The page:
Silk Bee Line is an extension of the brand's next box billboard initiative running in Quebec
As part of its ongoing efforts to counteract the potentially devestating effects of the dwindling bee population on the food system, Danone Canada’s Silk brand has partnered with Pollinator Partnership Canada to create an urban flower route in Montreal called the “Silk Bee Line.” The route is opening on May 20th, which is World Bee Day.
Pollinator Partnership Canada is a charity dedicated to the protection and promotion of pollinators (birds, bees, butterflies, etc.) and their ecosystems through a combination of conservation, education, and research.
The work builds on the plant-based milk brand’s ongoing Silk Bee Hotel billboard program, a partnership with the University of Montreal that sees it install “bee hotels” on a series of billboards in the city. The “hotels” enable pollinators to rest and reproduce, while allowing researchers to study native bee populations and pollination.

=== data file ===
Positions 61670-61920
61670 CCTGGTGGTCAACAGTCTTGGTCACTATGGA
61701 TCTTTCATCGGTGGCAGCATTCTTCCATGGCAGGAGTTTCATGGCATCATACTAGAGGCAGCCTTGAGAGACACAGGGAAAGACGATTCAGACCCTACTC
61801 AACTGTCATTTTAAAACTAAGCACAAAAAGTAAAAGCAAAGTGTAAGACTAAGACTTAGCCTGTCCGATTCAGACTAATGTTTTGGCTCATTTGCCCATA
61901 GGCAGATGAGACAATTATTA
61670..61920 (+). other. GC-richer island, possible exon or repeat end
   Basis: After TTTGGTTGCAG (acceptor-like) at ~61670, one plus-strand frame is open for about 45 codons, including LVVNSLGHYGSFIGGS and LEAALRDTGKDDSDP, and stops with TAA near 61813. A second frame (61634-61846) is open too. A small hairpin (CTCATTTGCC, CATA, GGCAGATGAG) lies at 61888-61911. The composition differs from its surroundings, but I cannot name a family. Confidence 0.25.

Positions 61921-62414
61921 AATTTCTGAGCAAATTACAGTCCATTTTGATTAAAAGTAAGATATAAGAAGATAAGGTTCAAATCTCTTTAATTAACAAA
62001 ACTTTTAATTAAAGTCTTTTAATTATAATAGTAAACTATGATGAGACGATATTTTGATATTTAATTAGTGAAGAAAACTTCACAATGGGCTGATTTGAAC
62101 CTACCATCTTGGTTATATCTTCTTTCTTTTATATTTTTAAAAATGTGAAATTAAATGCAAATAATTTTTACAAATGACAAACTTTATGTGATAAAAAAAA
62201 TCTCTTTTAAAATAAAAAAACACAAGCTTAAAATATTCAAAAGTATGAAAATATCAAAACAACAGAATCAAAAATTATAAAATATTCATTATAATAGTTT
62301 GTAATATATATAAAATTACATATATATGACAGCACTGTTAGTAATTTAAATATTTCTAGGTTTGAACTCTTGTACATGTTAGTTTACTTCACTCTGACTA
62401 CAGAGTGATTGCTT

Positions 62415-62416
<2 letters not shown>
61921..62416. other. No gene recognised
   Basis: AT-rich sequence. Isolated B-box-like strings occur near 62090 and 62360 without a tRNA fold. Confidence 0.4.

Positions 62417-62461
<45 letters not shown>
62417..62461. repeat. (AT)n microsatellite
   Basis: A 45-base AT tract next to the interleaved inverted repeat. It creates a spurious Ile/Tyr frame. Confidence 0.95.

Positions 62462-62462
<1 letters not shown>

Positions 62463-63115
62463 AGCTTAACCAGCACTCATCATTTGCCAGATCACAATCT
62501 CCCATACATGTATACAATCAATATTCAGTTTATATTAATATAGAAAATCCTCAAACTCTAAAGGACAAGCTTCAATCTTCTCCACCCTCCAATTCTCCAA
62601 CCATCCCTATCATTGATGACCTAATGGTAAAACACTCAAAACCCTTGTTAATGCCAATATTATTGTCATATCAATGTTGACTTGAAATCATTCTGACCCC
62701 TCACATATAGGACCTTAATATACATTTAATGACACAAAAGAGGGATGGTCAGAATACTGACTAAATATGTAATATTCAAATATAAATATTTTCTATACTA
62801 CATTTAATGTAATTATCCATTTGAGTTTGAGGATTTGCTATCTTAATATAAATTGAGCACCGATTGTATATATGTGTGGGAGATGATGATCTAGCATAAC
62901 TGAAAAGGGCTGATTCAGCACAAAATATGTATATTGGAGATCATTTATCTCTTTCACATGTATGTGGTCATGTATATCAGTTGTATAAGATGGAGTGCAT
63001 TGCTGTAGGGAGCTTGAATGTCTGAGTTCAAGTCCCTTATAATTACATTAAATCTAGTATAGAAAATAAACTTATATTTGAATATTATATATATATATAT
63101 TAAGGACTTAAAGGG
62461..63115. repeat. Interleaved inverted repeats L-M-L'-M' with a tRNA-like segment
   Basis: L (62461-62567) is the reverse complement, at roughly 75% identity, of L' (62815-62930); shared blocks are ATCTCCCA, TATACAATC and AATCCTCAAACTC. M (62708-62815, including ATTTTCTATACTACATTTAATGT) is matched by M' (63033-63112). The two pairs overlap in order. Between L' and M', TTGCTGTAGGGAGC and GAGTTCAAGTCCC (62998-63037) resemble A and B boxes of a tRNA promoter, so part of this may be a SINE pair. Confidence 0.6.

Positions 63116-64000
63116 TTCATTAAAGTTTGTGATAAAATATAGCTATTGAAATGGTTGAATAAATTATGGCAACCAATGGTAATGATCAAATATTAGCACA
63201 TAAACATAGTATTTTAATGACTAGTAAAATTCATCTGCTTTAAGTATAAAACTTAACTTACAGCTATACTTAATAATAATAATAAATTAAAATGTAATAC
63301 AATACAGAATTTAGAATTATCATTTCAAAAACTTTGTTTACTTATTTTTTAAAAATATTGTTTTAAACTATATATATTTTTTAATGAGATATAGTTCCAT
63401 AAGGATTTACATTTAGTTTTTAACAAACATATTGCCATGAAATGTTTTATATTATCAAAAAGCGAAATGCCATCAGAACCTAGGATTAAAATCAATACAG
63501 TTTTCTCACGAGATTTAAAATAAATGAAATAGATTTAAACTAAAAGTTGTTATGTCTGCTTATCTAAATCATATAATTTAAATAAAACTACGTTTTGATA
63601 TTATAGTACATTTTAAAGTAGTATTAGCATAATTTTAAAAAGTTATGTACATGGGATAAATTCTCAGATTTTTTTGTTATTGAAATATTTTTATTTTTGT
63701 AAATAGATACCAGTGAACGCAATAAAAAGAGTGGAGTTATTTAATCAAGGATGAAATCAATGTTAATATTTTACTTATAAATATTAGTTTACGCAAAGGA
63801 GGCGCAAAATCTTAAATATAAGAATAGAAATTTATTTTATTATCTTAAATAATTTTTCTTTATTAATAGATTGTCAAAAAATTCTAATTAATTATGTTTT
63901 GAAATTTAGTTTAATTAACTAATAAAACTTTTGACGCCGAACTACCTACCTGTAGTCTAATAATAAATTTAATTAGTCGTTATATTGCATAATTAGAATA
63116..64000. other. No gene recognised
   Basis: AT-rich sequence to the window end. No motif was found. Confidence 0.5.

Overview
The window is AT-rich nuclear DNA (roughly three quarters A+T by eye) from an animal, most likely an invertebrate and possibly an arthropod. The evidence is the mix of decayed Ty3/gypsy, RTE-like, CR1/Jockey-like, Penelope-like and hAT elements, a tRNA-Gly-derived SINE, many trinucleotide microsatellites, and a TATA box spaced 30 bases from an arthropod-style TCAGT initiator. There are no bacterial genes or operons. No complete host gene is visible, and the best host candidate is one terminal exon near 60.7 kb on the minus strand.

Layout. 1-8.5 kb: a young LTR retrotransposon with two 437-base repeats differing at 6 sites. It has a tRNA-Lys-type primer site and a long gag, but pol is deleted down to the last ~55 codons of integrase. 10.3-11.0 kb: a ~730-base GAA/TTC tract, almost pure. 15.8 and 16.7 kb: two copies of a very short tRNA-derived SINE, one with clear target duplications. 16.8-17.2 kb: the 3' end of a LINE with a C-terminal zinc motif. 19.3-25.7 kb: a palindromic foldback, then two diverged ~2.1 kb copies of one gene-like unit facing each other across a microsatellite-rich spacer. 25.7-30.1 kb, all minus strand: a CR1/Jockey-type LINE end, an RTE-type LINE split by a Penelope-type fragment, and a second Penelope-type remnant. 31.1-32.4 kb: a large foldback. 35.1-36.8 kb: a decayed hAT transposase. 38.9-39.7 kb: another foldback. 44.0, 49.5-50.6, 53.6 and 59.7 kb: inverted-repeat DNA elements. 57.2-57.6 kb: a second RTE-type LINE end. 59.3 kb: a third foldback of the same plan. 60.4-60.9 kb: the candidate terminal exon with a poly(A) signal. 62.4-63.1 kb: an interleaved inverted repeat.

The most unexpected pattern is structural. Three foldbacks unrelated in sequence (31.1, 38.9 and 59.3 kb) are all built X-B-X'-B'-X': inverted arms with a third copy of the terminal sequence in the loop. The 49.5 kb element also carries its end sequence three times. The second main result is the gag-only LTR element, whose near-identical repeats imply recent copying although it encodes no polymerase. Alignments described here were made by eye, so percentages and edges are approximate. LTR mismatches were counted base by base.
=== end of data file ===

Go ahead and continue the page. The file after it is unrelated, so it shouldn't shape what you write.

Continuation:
Open to the public, the Silk Bee Line is situated along the Place de Castelnau, a commercial street in the city’s Villeray neighbourhood, with participating businesses also putting plants in place to guide pollinators.
Visitors to the Bee Line will able to able to pick up bee-friendly seeds to help pollinator populations in urban areas. The Bee Line also features a pollinator-inspired mural created by Canadian artists Marc-Olivier Lamothe and Cath Laporte.
“Part of our mission is to support health through food, and this initiative is a way to show our commitment to regenerative agriculture practices and using our scale for good,” said Danone Canada marketing director Fiona O’Brien, in a press release. “Silk is dedicated to supporting our pollinators and we want to encourage Canadians to also do their part.”
According to Pollinator Partnership Canada, pollinators provide pollination to more than 180,000 different plant species and more than 1,200 crops, meaning they’re responsible for one out of every three bites of food we take.
A deadly combination of climate change, pesticides and pollution are decimating the honey bee population that contribute to as much as $395 million in agricultural productivity alone. In addition to food, they also support ecosystems that clean the air, stabilize soils, protect from severe weather, and support other wildlife.